be some wear issues. And if it’s been running fast and there’d been a mechanical stall there’s a possibility that there might be a crack in part of the frame somewhere so just look for that.

He confirmed that it’s a 10x15

I don’t recommend loading this press on a pick-up. I tried that once. A forklift and a heavy duty trailer. Also to slow the motor down I use a industrial strength Rheostat from Grainger on my 10x15 C&P. Cost about a hundred bucks. The down side to a rheostat is “sparks” on the commutator. I use a commutator stone on my motor. Any comments on this from Briar Press members?

Speed control is really dependent on the motor itself. A true rheostat is a high-power potentiometer and will dissipate energy not going into the motor in itself as heat. Possibly one of the worst ways of doing speed control (OK, I guess a dragging brake would be worse than that…). If the motor CAN be varied (not all can, or only can within a narrow range), then a variable autotransformer may come into play. They go by such trade names as “Variac” or ”Powerstat”. Some other speed controllers have fixed taps on a transformer and are functionally the same thing, only they are not infinitely variable as the Variacs are and have discrete speed settings, maybe 8 or 10 or so (the variacs have a graphite brush much like a commutator brush that acts as a wiper along one edge of the coil).

A low tech but very effective way of doing it is simply changing the size of the drive pulley so that the motor can run at full speed. Smaller driving pulley will result in more speed reduction. Unfortunately most AC motors only will go down to 1800 RPM (slightly less, such as 1750 when you account for slip), and 2 pole motors zip along at 3600 (-ish) RPM. You can only go so small (a couple inches in diameter) before you have problems with the belt slipping (not enough contact area to transfer adequate power) or too tight of a curvature radius for the belt material. In such cases, you’ll have to do a jack shaft which essentially breaks the speed reduction down into two stages by adding another intermediary shaft. This is perhaps the best low-tech solution since it will work with any motor, since the motor will be running at full speed.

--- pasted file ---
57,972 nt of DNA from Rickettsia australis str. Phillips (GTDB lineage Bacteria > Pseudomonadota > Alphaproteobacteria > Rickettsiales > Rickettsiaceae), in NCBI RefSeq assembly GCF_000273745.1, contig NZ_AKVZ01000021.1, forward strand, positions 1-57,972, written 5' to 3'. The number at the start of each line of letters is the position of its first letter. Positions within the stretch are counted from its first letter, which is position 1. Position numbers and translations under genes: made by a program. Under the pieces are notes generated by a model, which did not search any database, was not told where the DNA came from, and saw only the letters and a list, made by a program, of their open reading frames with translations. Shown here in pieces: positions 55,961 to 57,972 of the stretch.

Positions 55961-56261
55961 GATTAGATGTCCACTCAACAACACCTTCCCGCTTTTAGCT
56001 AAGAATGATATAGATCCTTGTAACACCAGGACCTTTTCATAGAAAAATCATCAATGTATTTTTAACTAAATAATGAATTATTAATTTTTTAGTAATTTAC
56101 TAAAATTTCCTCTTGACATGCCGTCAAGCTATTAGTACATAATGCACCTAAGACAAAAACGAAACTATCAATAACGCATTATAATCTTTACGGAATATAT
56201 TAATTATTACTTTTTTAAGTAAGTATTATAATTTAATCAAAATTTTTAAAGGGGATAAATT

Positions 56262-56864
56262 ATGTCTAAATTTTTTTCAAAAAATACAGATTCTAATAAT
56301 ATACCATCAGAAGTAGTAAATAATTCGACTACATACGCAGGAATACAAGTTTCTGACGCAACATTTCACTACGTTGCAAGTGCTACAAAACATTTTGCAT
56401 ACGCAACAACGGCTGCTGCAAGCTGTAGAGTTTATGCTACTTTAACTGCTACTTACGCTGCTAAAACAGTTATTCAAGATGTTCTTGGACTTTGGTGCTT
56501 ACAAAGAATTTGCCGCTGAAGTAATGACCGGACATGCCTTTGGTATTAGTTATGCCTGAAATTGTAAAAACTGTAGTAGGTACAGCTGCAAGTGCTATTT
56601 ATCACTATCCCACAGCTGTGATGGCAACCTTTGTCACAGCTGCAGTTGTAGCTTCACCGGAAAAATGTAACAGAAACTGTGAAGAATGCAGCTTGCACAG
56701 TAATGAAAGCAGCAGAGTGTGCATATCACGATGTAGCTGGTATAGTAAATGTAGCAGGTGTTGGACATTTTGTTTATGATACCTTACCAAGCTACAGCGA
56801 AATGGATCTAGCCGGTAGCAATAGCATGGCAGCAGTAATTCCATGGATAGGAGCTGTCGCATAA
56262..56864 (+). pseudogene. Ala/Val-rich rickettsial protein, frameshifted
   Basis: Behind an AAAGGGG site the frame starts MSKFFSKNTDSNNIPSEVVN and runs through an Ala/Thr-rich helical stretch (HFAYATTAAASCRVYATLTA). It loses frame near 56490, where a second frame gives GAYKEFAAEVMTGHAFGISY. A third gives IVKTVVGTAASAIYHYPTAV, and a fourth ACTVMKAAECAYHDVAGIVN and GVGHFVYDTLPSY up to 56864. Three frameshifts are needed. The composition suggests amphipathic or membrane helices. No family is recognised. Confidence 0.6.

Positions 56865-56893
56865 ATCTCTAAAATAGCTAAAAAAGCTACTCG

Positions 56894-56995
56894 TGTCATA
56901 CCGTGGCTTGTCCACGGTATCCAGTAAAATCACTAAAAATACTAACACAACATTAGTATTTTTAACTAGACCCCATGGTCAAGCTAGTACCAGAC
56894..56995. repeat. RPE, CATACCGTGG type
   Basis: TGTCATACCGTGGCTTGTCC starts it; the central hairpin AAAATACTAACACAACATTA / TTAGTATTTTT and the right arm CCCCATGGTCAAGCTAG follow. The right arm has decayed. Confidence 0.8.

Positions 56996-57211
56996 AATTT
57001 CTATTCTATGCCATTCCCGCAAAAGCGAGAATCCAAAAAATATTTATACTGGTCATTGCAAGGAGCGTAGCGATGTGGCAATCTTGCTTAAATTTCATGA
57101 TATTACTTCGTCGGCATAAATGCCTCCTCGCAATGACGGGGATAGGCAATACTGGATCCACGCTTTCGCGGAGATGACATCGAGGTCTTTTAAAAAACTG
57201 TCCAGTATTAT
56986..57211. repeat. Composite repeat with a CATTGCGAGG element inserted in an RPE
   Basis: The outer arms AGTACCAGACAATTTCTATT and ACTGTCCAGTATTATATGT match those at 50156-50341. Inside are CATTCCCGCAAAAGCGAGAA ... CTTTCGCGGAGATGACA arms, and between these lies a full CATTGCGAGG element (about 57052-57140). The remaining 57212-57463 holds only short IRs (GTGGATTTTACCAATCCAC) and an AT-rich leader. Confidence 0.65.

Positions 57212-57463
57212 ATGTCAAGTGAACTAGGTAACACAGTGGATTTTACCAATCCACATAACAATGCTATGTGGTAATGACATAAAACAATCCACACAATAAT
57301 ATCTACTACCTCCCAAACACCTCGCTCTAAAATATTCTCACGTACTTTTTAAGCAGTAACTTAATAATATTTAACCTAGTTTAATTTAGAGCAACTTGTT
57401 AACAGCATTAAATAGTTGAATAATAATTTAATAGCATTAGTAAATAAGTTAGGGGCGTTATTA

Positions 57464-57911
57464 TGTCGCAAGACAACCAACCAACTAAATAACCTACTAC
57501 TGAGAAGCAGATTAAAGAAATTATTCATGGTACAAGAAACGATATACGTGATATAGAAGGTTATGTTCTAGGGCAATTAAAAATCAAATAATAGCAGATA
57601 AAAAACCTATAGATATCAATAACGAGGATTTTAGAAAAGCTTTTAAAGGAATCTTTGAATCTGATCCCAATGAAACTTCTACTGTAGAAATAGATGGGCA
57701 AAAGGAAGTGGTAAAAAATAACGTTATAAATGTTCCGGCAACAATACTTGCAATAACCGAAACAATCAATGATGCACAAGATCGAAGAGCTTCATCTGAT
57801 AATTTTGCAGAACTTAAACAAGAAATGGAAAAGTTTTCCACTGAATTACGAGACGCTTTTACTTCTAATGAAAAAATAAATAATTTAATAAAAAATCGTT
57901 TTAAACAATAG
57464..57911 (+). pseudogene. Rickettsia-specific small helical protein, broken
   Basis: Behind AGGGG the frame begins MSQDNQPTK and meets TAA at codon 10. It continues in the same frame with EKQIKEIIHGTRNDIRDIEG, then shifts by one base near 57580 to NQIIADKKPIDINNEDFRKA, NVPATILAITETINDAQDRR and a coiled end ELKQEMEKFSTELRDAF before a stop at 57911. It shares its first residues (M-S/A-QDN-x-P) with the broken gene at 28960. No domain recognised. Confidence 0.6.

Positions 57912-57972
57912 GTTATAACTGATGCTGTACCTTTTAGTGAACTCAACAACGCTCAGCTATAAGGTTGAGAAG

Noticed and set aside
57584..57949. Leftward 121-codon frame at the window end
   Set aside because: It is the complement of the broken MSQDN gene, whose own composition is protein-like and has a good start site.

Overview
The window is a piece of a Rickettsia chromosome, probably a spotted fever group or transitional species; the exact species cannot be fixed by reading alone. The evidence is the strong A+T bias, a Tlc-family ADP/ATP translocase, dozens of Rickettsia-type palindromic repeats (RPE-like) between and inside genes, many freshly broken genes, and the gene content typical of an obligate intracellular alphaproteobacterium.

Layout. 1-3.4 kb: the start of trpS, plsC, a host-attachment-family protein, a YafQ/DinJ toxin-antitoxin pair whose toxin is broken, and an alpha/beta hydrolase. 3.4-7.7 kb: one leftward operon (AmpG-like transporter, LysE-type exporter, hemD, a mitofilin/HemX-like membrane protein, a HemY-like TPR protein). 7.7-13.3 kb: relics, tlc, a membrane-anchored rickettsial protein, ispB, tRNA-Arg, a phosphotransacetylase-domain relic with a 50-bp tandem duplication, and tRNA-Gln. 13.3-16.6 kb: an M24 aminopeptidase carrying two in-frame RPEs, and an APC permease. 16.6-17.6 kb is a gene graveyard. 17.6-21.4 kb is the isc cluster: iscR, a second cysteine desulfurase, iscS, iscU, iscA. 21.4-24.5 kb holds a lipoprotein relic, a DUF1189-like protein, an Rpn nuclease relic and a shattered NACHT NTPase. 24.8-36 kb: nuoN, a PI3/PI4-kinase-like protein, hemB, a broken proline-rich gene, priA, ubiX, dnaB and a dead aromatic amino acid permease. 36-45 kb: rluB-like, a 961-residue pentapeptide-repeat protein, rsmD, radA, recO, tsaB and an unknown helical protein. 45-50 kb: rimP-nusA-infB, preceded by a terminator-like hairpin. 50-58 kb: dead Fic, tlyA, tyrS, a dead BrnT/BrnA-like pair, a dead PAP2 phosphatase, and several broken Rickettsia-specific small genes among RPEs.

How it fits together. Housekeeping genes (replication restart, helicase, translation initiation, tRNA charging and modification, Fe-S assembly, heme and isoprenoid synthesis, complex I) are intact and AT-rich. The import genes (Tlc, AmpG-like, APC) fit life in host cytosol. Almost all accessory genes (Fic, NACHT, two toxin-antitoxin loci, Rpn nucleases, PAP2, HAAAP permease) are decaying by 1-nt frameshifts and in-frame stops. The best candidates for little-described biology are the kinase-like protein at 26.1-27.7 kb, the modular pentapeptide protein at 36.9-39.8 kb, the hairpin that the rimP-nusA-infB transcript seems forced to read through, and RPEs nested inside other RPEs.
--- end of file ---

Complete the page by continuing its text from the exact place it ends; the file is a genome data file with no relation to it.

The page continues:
In today’s day and age a 3-phase motor with a VFD (Variable Frequency Drive) is really the Cadillac solution. You can cover a WIDE range of speeds (from 150% (or as fast as you dare-lol!) down to almost stopped- I think I got one to move with reasonable torque at only 10 Hertz, or 1/6th normal speed (300 RPM), though they will turn a motor less than 1Hz, just very little torque). I’ve been using the Teco L510 model which you can get on eBay for $139.99. The exact model you’d want would be an L510-101-H1-U, which takes 110/120 volts single phase (regular wall outlet) in and puts out 220/240 volt three phase (it has a built-in voltage inverter). You can power a 1HP or less motor with this which should cover a wide range of presses. 3phase motors are often scrapped so if you have a local scrap dealer they might sell you an old motor for cheap, maybe $20-30 for a 1HP? Doesn’t hurt to ask.. 3 phase motors are very reliable, have smooth torque and dead simple (no fancy starters, capacitors, commutators, centrifugal switches, etc- just three coils and three wires- the only thing to wear out possibly is the bearings).

Anyway, hope that helps. Lots of ways to skin the speed cat, but definitely don’t hand feed a press that’s running too fast for your comfort/skill-level as that’s probably the best way to lose a finger…